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Question About Botox for Illness?

I have Blepharospasm and have to have injections of botox every 3 months to be able to open my eyes. Yesterday was the first time in 13 years that the shots were unbearable and painful. It was not the needle...it was the botox...it burned like fire as it went in. These were all around my eyes and around my TMJ muscle. There HAD to be something different yesterday than all of my previous injections...it totally wiped me out, it hurt so badly...and I take a pain pill before having the shots.

Doctor Answers (5)

Botox injection and pain - saline or sterile water

+1

Botox reconstituted with saline is not painful upon injection whereas Botox reconstituted with sterile water is painful upon injection.


Buffalo General Surgeon
4.5 out of 5 stars 7 reviews

Pain from botox

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you should ask your doctor if the botox was mixed with a different type of saline solution than usual (preserved or non preserved) or with water or anesthetic or anything else. Possibly some of the botox was injected in a vessel inadvertently.This is not a fault of the physician but can happen as the vessels are underneath the skin and not visualized necessarily.

Ronald Shelton, MD
Manhattan Dermatologist
5.0 out of 5 stars 31 reviews

If Botox burns it is possible it was reconstituted with sterile water.

+1

Generally BOTOX is reconstituted with injectable saline not water.  The sterile water for injection is hypotonic-meaning that it contains far fewer constituents that the fluid in the tissue.  Injecting such a solution causes salts from the tissues to be drawn into the dilute solution.  These shifts in salts and fluids cause discomfort.  Occasionally, it is possible to have an injection actual bruise a sensory nerve and this can also be quite uncomfortable. I would let your doctor know about your discomfort.  Unfortunately, sometimes doctors who do functional BOTOX injections dismiss the treatment discomfort.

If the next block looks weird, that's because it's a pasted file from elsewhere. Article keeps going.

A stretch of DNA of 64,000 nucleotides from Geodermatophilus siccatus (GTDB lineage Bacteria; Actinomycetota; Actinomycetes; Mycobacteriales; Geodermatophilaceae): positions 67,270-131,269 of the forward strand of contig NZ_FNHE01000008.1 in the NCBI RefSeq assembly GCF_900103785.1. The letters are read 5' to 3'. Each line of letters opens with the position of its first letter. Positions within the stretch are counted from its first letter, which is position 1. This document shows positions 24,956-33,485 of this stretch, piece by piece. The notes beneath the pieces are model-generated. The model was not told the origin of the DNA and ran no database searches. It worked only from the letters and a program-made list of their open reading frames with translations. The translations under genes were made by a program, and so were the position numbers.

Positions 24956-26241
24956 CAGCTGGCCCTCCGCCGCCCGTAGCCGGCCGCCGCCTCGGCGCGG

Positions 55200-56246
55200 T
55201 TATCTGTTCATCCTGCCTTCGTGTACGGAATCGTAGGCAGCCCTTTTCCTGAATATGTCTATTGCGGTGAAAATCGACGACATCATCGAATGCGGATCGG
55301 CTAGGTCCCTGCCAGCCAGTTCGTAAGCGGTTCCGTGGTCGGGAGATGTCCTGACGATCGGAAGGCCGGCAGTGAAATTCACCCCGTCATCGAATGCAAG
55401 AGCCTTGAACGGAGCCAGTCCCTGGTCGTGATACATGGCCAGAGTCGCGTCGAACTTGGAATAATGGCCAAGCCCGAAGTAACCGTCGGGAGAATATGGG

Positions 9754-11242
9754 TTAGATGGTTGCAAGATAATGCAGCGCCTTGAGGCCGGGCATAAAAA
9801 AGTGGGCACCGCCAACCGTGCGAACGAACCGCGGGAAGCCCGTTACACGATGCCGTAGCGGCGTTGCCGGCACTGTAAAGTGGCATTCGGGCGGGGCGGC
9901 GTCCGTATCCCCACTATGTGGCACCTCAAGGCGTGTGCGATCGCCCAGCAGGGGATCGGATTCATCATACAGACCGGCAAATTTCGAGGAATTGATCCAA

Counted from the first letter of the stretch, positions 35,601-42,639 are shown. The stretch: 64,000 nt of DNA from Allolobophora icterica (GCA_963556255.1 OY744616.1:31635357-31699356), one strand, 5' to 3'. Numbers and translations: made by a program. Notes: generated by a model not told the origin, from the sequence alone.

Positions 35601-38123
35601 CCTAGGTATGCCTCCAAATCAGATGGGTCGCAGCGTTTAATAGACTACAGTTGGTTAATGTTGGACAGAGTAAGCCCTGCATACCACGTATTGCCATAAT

Kenneth D. Steinsapir, MD
Los Angeles Oculoplastic Surgeon
5.0 out of 5 stars 18 reviews

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Botox pain

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What you are describing is highly unusual as you know having had experienced Botox in the past. Typcially it is mild discomfort for the short second or two that the injection is being performed. I would suggest you discuss with your surgeon to see if anything has changed.

Steven Hacker, MD
West Palm Beach Dermatologic Surgeon
5.0 out of 5 stars 4 reviews

Different Diluent

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One possible explanation is perhaps, the physician or medical assistant used the wrong diluent when Botox was being re-constituted. Botox comes as a film around the vial and a diluent is added to it. Perhaps, Sodium Bicarbonate was added, or a numbing agent, that may have burned and stung. For some crazy reason, for which I have not found an explanation, there is a national shortage of Xylocaine ( Lidocaine) and we physicians  are forced to use a different numbing agent than Xylocaine. Not that we use a numbing agent for Botox, but perhaps, this was inadvertently used by a medical assistant instead of saline. 

I am not a neurologist,but it would seem that this is not a nerve issue since you describe pain in various areas, affecting different nerves.

I would suggest that next time, your physician perform a small test dose, before proceeding with the treatment. 

Arnold R. Oppenheim, MD
Virginia Beach Dermatologist
4.5 out of 5 stars 10 reviews

These answers are for educational purposes and should not be relied upon as a substitute for medical advice you may receive from your physician. If you have a medical emergency, please call 911. These answers do not constitute or initiate a patient/doctor relationship.